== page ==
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101 of 127 people found the following review helpful By smarmer on July 22, 2008
Format: Theatrical Release Verified Purchase
First of all, this is a GREAT film, not just a great Batman film.

Others have compared Christopher Nolan's two Batman films to the Tim Burton Batman films, so I won't repeat their observations. Let me simply say that everything about this movie, from the script to the casting to the CGI to the acting and ultimately the directing is superb.

Now to Plato. The meta-message of The Dark Knight is a meditation on the nature of good and evil, the veneer of civilization, the virtues of principle and the necessity and the danger of bending principle in emergencies, the differences between evil for gain or power and evil for mere destruction and chaos, and the tension between public duty and private loyalty. Finally there is the question of the place for facts and the place for "sacred" myth.

(Caution: this review refers to specific scenes and characters.)

The mafia in Gotham is evil for gain and power. They want money and they want influence. They also want order. When the manager of the bank objects to the robbery he complains that the usual rules and courtesies among criminals are being violated. The corrupt police officers are evil for gain as well. They too need general acceptance of rules and procedures.

The Joker is evil for evil's sake. He sows chaos and disorder and wants to expose the thin veneer of civilization. He seeks only to unmask what he sees as contradiction and hypocrisy in human nature and to demonstrate that so-called good citizens are really evil underneath.

Scarecrow, who was featured in Batman Begins and has a minor role in the drug bust scene in The Dark Knight, is a deranged psychiatrist whose evil comes from desire for power over others as he uncovers the weaknesses in the minds of others.
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105 of 133 people found the following review helpful By Woopak VINE VOICE on July 20, 2008
Format: Theatrical Release
Rarely has a film left me speechless, much less a comic book inspired film. Christopher Nolan's rendition of the DC comic character has. "THE DARK KNIGHT" may well be the best comic book film I have ever seen. Christopher Nolan, along with Jonathan Nolan has crafted a screenplay of nearly unbelievable proportions. The duo has taken the "Batman" mythos and has turned it into their own; what results is a film that captures the essence of the comic book and combines it to a truly gripping and engaging psychological crime drama-action-adventure. You heard that right, a psychological crime drama and an adventure.

I'll get right to the point, you don't need to read any reviews, (including this one) just watch this film. It stomps Burton's rendition of the caped crusader to the ground and MAY well eat "Batman Begins" for breakfast, lunch and dinner; all the more evolving the concept of Gotham City's "Dark Knight".

Still here, no trust? Ok then, here we go...

Gotham City is the battle ground. The mysterious "Batman" has the crime element by its ear. Harvey Dent (Aaron Eckhart) is an incorruptible force in court and Lt. James Gordon (Gary Oldman) has his special unit to combat crime. Seems like a good time to be in Gotham, doesn't it? Wrong.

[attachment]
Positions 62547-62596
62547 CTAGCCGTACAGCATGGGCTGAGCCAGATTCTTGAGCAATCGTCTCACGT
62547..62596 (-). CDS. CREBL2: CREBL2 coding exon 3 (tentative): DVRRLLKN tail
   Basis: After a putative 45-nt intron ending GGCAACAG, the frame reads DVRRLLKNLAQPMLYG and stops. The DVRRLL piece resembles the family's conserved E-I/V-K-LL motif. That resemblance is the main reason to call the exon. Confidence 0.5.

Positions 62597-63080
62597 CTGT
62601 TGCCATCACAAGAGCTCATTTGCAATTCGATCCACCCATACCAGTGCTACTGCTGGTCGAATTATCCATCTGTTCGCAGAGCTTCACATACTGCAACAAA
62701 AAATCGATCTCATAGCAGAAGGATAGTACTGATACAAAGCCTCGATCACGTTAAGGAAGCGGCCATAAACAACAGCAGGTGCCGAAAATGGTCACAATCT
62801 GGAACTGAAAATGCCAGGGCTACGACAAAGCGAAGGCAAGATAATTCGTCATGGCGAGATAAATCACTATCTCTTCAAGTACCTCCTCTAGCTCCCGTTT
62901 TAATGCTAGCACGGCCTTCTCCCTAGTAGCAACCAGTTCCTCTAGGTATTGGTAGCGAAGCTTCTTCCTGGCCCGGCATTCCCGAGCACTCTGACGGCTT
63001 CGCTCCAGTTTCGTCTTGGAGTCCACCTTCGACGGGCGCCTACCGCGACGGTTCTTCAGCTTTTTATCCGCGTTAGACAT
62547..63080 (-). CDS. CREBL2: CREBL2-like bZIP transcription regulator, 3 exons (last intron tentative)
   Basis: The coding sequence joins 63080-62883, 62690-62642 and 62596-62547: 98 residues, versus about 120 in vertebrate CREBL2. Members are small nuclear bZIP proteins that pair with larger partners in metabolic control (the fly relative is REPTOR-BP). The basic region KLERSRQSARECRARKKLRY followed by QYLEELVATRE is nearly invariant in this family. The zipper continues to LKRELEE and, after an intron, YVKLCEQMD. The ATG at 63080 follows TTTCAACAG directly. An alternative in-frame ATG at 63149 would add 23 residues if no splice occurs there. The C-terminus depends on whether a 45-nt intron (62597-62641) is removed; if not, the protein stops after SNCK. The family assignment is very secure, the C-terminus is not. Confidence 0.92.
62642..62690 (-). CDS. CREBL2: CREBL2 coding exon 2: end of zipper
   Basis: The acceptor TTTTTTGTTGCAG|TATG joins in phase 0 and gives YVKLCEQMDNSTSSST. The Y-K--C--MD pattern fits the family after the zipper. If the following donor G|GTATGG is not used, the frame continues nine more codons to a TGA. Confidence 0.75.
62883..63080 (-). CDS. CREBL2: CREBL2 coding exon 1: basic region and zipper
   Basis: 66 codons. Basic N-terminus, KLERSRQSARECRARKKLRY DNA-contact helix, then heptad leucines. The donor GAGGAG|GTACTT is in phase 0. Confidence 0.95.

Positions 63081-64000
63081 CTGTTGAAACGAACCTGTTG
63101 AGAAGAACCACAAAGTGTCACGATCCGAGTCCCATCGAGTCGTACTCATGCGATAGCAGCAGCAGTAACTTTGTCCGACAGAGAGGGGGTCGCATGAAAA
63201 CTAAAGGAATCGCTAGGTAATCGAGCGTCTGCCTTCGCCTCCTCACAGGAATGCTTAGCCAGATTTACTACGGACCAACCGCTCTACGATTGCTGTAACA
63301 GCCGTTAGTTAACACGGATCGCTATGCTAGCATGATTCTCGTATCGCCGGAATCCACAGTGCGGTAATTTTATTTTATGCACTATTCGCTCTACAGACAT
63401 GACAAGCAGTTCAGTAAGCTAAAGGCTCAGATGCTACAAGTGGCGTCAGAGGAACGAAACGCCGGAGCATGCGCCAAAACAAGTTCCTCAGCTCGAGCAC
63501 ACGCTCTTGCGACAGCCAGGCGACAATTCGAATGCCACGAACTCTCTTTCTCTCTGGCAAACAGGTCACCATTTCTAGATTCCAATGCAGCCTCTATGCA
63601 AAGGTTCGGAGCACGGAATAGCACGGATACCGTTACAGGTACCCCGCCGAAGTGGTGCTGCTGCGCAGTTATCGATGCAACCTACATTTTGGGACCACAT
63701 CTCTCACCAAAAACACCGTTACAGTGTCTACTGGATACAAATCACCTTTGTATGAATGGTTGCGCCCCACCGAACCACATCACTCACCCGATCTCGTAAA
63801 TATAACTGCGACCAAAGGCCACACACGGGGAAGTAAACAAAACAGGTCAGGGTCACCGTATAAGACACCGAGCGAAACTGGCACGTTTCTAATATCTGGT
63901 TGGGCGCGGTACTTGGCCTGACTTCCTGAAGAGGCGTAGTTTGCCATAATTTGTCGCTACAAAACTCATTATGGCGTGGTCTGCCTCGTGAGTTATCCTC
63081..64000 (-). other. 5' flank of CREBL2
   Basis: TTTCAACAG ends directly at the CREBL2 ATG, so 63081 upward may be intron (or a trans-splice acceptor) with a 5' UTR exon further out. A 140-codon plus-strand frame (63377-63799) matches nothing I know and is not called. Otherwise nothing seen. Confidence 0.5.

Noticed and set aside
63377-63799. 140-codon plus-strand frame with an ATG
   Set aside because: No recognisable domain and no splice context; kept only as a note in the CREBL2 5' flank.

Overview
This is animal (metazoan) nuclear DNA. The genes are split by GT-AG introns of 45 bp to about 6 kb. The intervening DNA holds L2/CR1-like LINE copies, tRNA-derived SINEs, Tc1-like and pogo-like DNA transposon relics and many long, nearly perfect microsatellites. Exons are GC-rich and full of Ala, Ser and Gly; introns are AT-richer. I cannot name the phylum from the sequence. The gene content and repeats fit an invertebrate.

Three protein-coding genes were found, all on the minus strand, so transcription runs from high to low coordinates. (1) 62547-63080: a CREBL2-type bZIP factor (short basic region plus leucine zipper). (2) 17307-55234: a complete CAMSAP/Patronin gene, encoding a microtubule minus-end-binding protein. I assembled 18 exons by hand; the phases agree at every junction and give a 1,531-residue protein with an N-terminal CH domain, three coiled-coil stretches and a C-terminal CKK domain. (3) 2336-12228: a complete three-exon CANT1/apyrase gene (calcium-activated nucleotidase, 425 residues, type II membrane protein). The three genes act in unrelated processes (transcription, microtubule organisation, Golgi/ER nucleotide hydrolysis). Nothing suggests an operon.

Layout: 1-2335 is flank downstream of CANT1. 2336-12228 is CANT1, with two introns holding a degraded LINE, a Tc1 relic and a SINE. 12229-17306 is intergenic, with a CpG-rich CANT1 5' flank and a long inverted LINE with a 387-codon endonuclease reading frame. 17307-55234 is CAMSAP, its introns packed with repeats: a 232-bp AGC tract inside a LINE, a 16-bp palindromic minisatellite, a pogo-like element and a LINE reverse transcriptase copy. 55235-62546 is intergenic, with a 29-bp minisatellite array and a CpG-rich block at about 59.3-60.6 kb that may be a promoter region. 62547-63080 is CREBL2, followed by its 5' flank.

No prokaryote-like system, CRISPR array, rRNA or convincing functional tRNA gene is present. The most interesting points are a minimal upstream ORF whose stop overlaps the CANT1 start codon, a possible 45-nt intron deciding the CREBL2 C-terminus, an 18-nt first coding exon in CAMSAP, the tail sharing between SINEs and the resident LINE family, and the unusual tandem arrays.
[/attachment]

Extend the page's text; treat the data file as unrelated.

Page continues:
A mysterious "Joker" (Heath Ledger) has surfaced and seemed poised to take Gotham's soul by creating mass hysteria and chaos. Gotham's population is at the mercy of this madman--and what does he want? To prove a point.

Christopher Nolan has impressed me before, with his films; "The Prestige" and "Memento". But never as much this time around. The director has abandoned the idea that "Batman" has to have a comic book feel. The film goes for the comic book's soul.
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Topic From this Discussion
batpod limted , is it region free?
of course it is - it's Warner Bros , all their blu-rays are region free.
May 6, 2012 by DM Bunny |  See all 2 posts
how big is the batpod in the limited edition with batpod?
I thought "4-5" inches, it is a bit bigger, closer to 9". Go to TARGET, this week, a 12" or bigger one is on sale Reg $19.99, for $14.99, wheels move, etc. Plus you can get a batman figure to drive it for display. These limited editions are cool but after a while, they take up... Read More
Dec 9, 2008 by Damon |  See all 3 posts
batpod limted blueray box set
i was wondering the same thing. i am not for sure if the regular blu ray case comes with it or not.
Dec 7, 2008 by Skyler S. |  See all 11 posts
Difference in the 2-disc versus 3-disc?
Doesn't look like it. Just like the 3-disc edition of the WALL-E Blu-ray, the 3rd disc is strictly for the digital copy.
Dec 13, 2008 by Geof |  See all 4 posts
Movie is over rated.
I get where you're coming from when you talk about the openning bus seen, however, the main point of the sceen was to show the genious behind The Joker. Also, as he leaves the sceen in the bus, he joins a line of other school busses that were going by, probably on a field-trip of some sort (my... Read More
Dec 9, 2008 by Ryan |  See all 11 posts
The price is down, but does anyone know if this is region free? Be the first to reply